The moral Kurosawa seems to be suggesting in the second half that life is truly meaningless, save for the meaning we choose to apply to it ourselves. The question of whether Watanabe’s mission boils down to a vanity project or not, a question the audience must surely be asking themselves, is duly answered in flashback if you pay close attention. Watanabe had known nothing of life, and once he recognizes that he had indeed been a walking corpse for 30 years he resolves to impose his own meaning. What is said of him, what is remembered is beside the point. Life alone is enough for it is all we really have. We are born naked and alone and so we will die. It is ironic that Watanabe should be more alive after death than before. His future lay in the playground he built, and in the generations of children who will enjoy it.

The coda finds an unexpected and elegant affirmation of life and art. The bureaucrats have an alcohol-fueled epiphany at Watanabe’s wake, affirming to emulate his works and to never forget this night that so shook them of their wonted attitudes. Of course they go right back to doing what they did before, and the new section chief who seemed so moved has assumed Watanabe’s office with the same dereliction and non-feeling. This is exactly what all of us do. We witness something moving, say a transcendent work of art or the birth of a child, momentarily feel the weight of the heavens and then we forget about it and carry on with breathing, eating and sleeping. This is expected. The bureaucrats can be thought of as a single organism, any one of us. They sometimes have pangs of conscience, but mostly push things down into manifold chasms of subconscious. One of these men rebels, he is appalled at his coworker’s lack of sincerity. This man is us too. Sometimes, we remember those things that stirred us, sometimes we feel called to action, sometimes we are appalled and, when this happens, we find that symbol that so moved us before and, for this man, it’s the park that Watanabe has become. And the sunset. And children playing. Kurosawa puts an exclamation point on it with Watanabe’s song in orchestra over the waning moments. It can take something like a song to remind us of that feeling of death-in-life; indeed, Ikiru swims in the mirror between the two.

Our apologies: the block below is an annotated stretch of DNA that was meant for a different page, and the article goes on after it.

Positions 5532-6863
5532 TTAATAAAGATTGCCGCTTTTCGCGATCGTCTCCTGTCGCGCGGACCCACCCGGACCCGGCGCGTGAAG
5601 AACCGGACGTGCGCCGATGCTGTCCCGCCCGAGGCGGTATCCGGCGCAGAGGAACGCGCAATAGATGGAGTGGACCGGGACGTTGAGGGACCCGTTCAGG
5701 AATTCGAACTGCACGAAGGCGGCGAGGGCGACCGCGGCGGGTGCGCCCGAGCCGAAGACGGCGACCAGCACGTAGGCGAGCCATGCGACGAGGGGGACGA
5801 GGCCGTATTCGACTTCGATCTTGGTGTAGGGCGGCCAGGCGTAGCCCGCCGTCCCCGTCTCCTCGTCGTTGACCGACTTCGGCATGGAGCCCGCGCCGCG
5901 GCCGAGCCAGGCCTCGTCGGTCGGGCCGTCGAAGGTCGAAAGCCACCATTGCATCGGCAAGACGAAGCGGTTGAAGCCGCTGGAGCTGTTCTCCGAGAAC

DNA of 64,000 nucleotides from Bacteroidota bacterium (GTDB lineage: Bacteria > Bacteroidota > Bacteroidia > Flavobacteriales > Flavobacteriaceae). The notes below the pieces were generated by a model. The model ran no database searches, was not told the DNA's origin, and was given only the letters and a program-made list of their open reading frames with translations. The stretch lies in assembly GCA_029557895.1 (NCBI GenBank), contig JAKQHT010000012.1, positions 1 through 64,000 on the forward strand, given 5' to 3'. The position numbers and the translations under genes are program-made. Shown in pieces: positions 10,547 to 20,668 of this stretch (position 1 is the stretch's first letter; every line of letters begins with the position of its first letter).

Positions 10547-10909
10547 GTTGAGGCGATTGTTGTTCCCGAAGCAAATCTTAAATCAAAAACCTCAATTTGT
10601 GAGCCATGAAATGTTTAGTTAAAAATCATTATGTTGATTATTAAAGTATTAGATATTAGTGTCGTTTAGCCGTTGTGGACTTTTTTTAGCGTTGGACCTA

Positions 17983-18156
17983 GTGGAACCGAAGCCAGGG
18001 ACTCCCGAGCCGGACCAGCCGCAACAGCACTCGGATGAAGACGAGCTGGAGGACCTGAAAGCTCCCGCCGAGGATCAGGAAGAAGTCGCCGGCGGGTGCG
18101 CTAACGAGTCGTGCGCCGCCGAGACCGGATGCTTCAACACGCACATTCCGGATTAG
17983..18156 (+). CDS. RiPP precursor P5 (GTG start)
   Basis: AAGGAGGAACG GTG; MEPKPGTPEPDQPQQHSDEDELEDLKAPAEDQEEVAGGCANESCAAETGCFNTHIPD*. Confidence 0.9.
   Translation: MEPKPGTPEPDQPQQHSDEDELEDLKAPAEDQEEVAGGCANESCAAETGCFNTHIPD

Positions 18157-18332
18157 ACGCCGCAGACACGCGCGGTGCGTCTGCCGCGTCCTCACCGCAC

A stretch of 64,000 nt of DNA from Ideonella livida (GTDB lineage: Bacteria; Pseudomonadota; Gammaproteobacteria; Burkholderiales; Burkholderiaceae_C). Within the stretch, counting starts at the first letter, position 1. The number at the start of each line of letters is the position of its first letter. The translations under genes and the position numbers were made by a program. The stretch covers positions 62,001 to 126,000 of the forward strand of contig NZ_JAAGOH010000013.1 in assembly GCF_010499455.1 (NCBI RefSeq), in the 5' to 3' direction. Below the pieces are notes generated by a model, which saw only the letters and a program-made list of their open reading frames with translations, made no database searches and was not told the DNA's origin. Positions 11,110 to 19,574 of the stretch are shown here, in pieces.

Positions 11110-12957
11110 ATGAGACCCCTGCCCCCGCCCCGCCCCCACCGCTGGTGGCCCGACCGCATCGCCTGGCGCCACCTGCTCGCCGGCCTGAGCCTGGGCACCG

Overall, this is a great work. And a huge maturation in narrative quality for Kurosawa. It is only obvious after the hiccups of the first half, but if you look back you’ll see that narrative ideas permeate the entire running time. The second half works only because of the first, not in spite of it. I think Shimura can be forgiven for this film and his hunchbacked portrayal really does grow on you if you let it. I’m not fond of his work in Drunken Angel either. I think his best was yet to come with Seven Samurai, an understated performance that totally meshes with the role as it was conceived. It’s a bit of a mystery why Mifune was not cast in this film because he wasn’t really working with other directors at the time. His fire would have been welcome, perhaps in the role of Watanabe’s son, and for once it would have been a good thing that Mifune upended his costar who is playing a character who is supposed to be an invisible, unappreciated force anyway.